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Midwest braces for frigid cold, high winds  

Arctic temperatures and strong winds are set to hit the Great Lakes region Thursday afternoon, only a day after the start of winter.

CHICAGO (CN) — Residents of the Great Lakes states prepared for arctic conditions Thursday, as a violent winter storm system moved into the region.

By 11 a.m., the National Weather Service had already issued blizzard warnings for parts of northwest Indiana and all of western Michigan. The entirety of Illinois and Wisconsin, alongside much of Ohio, Missouri, Minnesota, Iowa and the Dakotas, were similarly under winter storm warnings.

A Thursday morning forecast from the NWS in Chicago predicted the storm would continue through Saturday morning, bringing wind gusts over 40 mph, several inches of snow and wind chill temperatures as low as -40 degrees Fahrenheit.

"We'll see the worst of it early to mid-afternoon [on Thursday]," NWS meteorologist Kevin Doom said in an interview. "The snow will start to subside overnight."

The most dangerous aspect of the storm, Doom added, is the wind. Even after snowfall begins to abate, the powerful wind gusts will limit visibility and push temperatures lower, making any travel outside a dangerous proposition.

"The freshly laid snow combined with wind gusts over 45 miles per hour is going to make a lot of blowing snow," Doom said. "Some bad white-out conditions."

The northwestern plains states were especially vulnerable, Doom said, given their flat geography and distance from any body of water that could help regulate local temperatures. But even in warmer regions, much of the country is likely to be impacted by the storm system. It is the result of a powerful jet stream moving across North America, pulling cold arctic air far south. Even states along the Gulf Coast face hard freeze and wind chill warnings through Friday.

"This is a very large storm system. It's affecting roughly two-thirds of the continental U.S.," Doom said.

In Chicago, the city rushed alongside Cook County to mobilize street plow crews, while schools canceled extracurricular activities and local commuter train lines modified their regular schedules.

Airlines likewise scrambled to account for the inclement weather. Chicago's O'Hare and Midway airports reported over 750 canceled flights between them as of noon on Thursday, with some 350 more flights delayed. By 1 p.m. Central time, over 4,750 flights had been canceled across the country.

“First and foremost, if you don’t have to travel during this storm, please don’t,” Cook County Board President Toni Preckwinkle said during a press conference on Wednesday. “I recognize that many people have last-minute shopping to do... but the easiest way to avoid the dangers of the storm is to stay home if you possibly can.”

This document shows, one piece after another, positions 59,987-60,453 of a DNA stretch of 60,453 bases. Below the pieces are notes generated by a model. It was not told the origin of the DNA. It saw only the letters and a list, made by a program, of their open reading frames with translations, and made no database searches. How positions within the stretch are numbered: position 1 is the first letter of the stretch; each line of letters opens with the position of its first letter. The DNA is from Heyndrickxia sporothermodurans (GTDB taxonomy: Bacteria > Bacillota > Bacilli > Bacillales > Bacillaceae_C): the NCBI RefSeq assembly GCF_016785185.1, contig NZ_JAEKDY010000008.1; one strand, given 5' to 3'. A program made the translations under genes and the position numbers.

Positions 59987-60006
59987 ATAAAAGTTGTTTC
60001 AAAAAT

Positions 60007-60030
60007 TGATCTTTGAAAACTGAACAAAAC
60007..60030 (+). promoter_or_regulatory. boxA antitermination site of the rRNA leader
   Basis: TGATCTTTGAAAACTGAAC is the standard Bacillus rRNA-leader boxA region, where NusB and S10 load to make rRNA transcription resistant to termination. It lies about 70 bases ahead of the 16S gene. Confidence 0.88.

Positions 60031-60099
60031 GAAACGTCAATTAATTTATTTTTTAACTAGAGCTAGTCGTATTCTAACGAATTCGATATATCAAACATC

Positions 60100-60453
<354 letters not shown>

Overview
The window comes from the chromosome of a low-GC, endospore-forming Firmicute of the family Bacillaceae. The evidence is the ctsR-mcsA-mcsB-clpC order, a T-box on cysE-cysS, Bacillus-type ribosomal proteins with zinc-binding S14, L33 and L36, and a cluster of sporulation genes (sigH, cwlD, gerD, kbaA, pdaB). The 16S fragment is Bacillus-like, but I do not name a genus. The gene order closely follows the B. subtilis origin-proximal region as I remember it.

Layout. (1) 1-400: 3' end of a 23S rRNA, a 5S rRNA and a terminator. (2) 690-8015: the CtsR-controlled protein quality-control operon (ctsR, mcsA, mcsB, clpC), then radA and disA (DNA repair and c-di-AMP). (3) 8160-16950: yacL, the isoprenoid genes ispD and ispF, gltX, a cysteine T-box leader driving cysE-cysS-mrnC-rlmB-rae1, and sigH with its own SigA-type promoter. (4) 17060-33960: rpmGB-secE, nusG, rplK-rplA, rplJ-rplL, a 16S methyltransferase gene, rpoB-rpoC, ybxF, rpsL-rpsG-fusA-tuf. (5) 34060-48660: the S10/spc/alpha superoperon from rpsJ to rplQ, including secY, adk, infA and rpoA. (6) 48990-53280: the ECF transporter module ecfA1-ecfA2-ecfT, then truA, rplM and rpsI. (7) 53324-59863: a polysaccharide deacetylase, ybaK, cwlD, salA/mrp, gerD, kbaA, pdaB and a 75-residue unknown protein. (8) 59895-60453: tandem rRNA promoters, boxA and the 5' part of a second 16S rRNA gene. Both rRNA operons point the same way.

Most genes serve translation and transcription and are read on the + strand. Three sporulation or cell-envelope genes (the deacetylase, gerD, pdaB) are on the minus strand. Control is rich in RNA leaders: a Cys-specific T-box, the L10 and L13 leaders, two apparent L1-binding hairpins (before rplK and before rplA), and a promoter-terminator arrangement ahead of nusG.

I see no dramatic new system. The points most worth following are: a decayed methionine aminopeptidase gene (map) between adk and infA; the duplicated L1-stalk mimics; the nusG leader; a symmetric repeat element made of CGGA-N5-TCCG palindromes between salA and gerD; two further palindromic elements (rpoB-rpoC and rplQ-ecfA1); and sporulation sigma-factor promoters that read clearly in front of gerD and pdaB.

For those with no home to go to, the situation is especially dangerous. In preparation for the storm, Chicago's Department of Family & Support Services announced it was setting up six public warming centers throughout the city's lower-income South and West sides. The department also encouraged those unable to reach the warming centers to take refuge in the city's public libraries, or to contact the public service line to be connected with a nearby shelter.

Nevertheless, advocates for the city's unhoused people warned that those without proper shelter would likely face an increased likelihood of injury, illness and death as the storm progressed.

"My concern is that... we don't have adequate housing options for everyone in their communities," said Burke Patton, communications manager for the nonprofit homeless advocacy group The Night Ministry.

Though he said the ministry had spent the better part of this week preparing unhoused people for the storm, by distributing warming center information alongside winter clothing, blankets and sleeping bags, he added that frostbite and hypothermia brought on by wet clothes remain major concerns. With fewer people outside amid the storm, he also warned that many unhoused persons faced a loss of income at a time they needed it most.

"Fewer people will be out and about... meaning people who rely on contributions from passerby won't have the means to access necessary resources," Patton said.

The Night Ministry is also operating a 24/7 youth shelter called The Crib throughout the storm for people aged 18-24. But Patton said no shelter could address the root causes of homelessness - such as a lack of public housing and the commodification of housing more generally - even after the storm passes.

"Unless we find solutions... we're going to keep having these conversations," Patton said. "When you're unhoused, every part of the year is dangerous."

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